In The News
WASHINGTON, D.C. (CBSNewYork) — The battle to extend health benefits for 9/11 first responders goes on in Congress. And now, advocates hope to beat an end-of-the-session deadline this week.
Lawmakers on Capitol Hill and 9/11 first responders are furious that the Zadroga 9/11 Health and Compensation Act has not been renewed, CBS2’s Dick Brennan reported.
WASHINGTON - If Congress doesn't move to reauthorize the Zadroga Act for 9/11 survivors by Thursday, a top advocate isn't going to move from Congress.
On October 1, the World Trade Center Health Program expired. The legislation helped pay for the medical costs of 9/11 first responders; hundreds have already died from illnesses stemming from the awful things they had to inhale at Ground Zero in the years since September 11, 2001.
Standing in the shadow of the towering rebuilt World Trade Center, scores of firefighters and police officers, led by Mayor Bill de Blasio and two United States senators from New York, rallied on Sunday to press Congres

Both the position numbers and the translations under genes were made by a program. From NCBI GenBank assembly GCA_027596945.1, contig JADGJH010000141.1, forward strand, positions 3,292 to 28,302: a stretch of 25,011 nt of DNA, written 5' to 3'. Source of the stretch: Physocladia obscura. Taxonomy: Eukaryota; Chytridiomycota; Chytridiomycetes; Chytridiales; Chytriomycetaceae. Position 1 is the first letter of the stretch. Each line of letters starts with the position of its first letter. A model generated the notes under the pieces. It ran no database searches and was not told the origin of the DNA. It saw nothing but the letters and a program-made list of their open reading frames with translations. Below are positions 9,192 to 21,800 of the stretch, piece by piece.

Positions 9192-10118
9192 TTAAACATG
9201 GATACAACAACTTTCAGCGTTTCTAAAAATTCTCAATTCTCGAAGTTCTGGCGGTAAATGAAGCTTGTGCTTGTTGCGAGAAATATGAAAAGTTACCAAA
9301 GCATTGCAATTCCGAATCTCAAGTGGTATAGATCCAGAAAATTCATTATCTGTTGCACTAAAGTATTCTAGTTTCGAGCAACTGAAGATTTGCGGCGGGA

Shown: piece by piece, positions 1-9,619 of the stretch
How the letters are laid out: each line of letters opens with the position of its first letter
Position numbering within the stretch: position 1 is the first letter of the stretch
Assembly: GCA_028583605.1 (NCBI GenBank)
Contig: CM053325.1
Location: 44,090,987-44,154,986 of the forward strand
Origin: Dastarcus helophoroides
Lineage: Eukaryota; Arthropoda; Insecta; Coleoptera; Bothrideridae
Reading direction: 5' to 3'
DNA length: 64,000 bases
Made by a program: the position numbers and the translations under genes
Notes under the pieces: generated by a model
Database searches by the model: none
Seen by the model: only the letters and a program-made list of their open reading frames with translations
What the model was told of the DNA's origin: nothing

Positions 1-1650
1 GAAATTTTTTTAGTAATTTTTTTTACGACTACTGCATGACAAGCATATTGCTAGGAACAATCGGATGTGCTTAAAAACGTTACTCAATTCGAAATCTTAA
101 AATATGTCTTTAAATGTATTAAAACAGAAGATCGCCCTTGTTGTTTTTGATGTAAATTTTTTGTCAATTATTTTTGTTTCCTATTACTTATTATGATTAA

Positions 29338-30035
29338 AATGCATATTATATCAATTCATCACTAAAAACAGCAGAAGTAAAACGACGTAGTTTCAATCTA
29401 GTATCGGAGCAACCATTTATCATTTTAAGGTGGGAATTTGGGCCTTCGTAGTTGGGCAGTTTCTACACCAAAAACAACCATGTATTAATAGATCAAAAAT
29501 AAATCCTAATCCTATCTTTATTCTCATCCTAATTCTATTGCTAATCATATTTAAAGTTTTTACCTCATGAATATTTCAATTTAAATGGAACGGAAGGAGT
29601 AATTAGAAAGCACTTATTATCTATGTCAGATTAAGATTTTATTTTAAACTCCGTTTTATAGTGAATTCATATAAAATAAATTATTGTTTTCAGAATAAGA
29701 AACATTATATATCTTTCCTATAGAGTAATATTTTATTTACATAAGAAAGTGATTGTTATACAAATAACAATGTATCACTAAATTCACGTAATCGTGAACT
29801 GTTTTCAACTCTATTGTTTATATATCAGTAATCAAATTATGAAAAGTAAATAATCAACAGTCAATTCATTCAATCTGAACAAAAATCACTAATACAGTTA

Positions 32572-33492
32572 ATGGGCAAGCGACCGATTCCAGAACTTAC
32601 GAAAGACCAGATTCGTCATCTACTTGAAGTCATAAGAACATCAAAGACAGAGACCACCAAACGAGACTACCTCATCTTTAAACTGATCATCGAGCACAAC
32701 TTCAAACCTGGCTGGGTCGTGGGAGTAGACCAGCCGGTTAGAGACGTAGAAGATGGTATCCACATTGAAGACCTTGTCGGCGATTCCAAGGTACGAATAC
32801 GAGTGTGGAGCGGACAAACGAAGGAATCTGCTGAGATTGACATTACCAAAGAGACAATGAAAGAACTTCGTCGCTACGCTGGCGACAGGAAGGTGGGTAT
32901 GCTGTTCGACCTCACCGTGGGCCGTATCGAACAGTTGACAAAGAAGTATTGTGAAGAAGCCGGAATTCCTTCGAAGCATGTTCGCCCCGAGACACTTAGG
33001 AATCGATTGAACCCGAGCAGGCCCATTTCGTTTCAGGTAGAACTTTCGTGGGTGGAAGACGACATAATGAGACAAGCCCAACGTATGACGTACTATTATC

NEW YORK(CBSNewYork) — New York lawmakers renewed their demands for Congress to fully extend health care coverage for 9/11 first responders.
The Zadroga Act provides medical screenings and treatment for responders exposed to toxic substances at Ground Zero.
As WCBS-880’s Stephanie Colombini reported, the long fight to get the act extended is still not over.
Congressional leaders have reached a tentative deal to renew the Zadroga Act but limit 9/11 survivors’ economic benefits to another five years and $4.6 billion, sources close to the negotiations have told THE CHIEF-LEADER.
The renewal of the expiring Zadroga 9/11 Health and Compensation Act continued to move forward in Congress on Thursday but still faces the hurdle of reaching an agreement on how to cover its $7 billion cost, activists and lawmakers said.
WASHINGTON (CBSNewYork/AP) — A day after undergoing chemotherapy, 9/11 first responder Robert Digiovanni stood angrily outside Senate Majority Leader Mitch McConnell‘s office, railing about politics interfering with life-or-death issues.
WASHINGTON (AP) — Comedian Jon Stewart, firefighters, policemen and other 9/11 first responders confronted lawmakers Thursday as they pressured Congress to extend health care benefits before they run out.
A year-end push by congressional lawmakers to finish all outstanding business threatens to leave behind a multibillion-dollar bill that would extend health and compensation benefits for 9/11 first responders.